Stacie Bosley, Hamline University – Pyramid Schemes

Everyone has been pitched on a pyramid scheme.

Stacie Bosley, assistant professor of economics at Hamline University, discusses risk factors for victimization and how to keep yourself and loved ones’ finances safe.

Stacie Bosley is an economist who focuses on microeconomics and behavioral economics in both her research and teaching. Bosley is presently studying the dynamics of pyramid schemes in the U.S. and around the world, examining social and economic factors that influence participation. She teaches courses in microeconomic theory, managerial economics, behavioral economics and quantitative analysis, conducts summer collaborative research with undergraduate students, and was awarded the university’s Faculty Advisor of the Year award. The recipient of the 2013 Dean’s leadership award for work on academic programs and assessment, Bosley has served as the university’s Director of Assessment. Bosley holds a BBA in Finance from the University of Wisconsin-Madison and a Ph.D. in Applied Economics from the University of Minnesota. Prior to her graduate education, she worked as a consultant for Accenture (then Andersen Consulting) coding and designing human resource and payroll systems for public sector clients.

Pyramid Schemes

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Have you ever been pitched an opportunity by a friend, family member or acquaintance, but later realize there is something a bit fishy about the offer? Promises of easy money, earning cash in your sleep or other “too good to be true” elements setting off alarm bells?

If the venture involves paying money and recruiting others who will do the same, it is quite likely an illegal pyramid scheme. Conservative estimates suggest that approximately 2 million Americans are victims of pyramid scheme or related business opportunity fraud each year, yet this form of fraud has seen very little academic attention, far less than its higher profile cousin, the Ponzi scheme.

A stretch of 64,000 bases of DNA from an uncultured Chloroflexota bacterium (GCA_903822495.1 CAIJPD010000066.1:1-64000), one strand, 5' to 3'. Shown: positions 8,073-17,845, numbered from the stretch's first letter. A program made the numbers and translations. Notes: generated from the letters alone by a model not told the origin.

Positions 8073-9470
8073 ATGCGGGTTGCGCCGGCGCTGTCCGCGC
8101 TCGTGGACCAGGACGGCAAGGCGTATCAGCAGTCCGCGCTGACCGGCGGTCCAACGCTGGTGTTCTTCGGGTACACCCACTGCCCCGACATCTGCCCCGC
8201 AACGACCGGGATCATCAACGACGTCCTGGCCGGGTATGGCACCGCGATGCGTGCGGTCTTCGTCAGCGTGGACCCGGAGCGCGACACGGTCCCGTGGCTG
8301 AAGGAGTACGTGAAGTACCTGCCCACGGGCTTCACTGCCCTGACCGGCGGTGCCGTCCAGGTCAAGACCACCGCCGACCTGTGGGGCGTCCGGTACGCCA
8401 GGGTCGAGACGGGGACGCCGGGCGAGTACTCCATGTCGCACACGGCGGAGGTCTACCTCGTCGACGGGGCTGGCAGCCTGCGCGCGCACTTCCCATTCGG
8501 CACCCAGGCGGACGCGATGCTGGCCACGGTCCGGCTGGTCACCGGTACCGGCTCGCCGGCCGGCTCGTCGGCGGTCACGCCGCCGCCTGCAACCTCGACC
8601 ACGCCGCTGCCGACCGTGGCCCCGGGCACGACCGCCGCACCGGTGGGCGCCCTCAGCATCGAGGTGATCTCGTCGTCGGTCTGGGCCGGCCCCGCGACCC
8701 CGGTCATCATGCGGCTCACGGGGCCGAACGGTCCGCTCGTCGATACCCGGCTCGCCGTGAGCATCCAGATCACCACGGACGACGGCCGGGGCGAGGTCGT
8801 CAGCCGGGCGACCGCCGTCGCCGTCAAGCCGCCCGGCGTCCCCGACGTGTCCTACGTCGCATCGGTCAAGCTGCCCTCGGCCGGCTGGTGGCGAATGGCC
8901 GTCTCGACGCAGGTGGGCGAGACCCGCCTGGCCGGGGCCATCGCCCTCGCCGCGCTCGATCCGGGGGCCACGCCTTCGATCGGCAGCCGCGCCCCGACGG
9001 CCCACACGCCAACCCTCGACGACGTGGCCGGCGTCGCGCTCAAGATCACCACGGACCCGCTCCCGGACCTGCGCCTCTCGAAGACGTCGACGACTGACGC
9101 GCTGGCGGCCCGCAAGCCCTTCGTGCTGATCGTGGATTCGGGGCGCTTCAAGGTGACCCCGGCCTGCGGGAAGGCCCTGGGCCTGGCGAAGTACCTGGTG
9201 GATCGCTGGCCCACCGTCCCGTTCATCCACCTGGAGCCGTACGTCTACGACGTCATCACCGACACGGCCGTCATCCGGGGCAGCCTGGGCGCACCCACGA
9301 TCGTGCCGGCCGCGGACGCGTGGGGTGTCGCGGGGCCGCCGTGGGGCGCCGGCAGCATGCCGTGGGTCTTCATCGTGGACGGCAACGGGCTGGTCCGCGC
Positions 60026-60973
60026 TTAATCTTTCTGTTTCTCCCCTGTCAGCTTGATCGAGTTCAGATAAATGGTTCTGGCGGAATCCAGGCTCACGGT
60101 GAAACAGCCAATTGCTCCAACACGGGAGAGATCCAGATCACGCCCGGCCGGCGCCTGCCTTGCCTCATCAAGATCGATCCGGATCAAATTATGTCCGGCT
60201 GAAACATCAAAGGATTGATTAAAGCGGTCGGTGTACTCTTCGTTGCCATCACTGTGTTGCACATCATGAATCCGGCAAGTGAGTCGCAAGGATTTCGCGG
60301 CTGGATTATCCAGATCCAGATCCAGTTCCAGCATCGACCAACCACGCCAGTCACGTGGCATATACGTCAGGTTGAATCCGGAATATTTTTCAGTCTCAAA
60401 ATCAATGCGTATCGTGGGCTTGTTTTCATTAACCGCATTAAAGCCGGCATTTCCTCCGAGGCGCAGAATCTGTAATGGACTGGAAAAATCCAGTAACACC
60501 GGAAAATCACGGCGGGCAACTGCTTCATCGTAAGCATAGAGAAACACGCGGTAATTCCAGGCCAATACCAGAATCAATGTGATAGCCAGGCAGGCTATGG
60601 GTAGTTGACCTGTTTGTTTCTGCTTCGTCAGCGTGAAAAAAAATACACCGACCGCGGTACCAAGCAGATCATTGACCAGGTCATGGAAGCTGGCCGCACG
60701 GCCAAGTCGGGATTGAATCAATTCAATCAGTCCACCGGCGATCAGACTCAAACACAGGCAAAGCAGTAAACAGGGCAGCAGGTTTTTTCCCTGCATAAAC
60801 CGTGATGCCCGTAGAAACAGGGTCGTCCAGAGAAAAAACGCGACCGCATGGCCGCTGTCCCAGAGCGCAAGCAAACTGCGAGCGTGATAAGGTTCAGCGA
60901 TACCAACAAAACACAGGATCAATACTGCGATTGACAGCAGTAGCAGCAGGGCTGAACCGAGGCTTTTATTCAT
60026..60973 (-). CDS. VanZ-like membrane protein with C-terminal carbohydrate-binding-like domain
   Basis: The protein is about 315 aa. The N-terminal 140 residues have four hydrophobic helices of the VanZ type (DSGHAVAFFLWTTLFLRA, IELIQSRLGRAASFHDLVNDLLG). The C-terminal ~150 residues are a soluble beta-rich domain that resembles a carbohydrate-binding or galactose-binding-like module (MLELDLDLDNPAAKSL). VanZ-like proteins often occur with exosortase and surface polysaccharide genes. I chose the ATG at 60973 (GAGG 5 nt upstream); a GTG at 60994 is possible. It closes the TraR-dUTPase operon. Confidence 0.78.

In both Ponzi and pyramid schemes, you pay to participate and your money is used to enrich earlier entrants. But only pyramid schemes explicitly reward you for recruiting new participants from your social networks and they are often disguised as a retail sales venture. While the average financial loss might be lower than in a Ponzi scheme, the recruitment element of pyramids damages interpersonal and community relationships.

Our recent research identified some important risk factors for victimization. Analyzing data from a nation-wide pyramid scheme, we found participation rates were higher in counties that had experienced larger economic contractions and that had easily targeted, high-trust affinity groups such as religious communities, the recently retired, and minority populations. There were also strong regional differences, with the highest scheme participation in the South and the lowest in the Northeast. Using an economic experiment, my research team is now investigating individual level risk factors like impulsivity, risk preferences, and financial literacy.

There will unfortunately always be frauds and swindlers – we hope to learn what we can about sources of vulnerability to effectively and efficiently inoculate consumers and communities before they receive that deceptive pitch.

 

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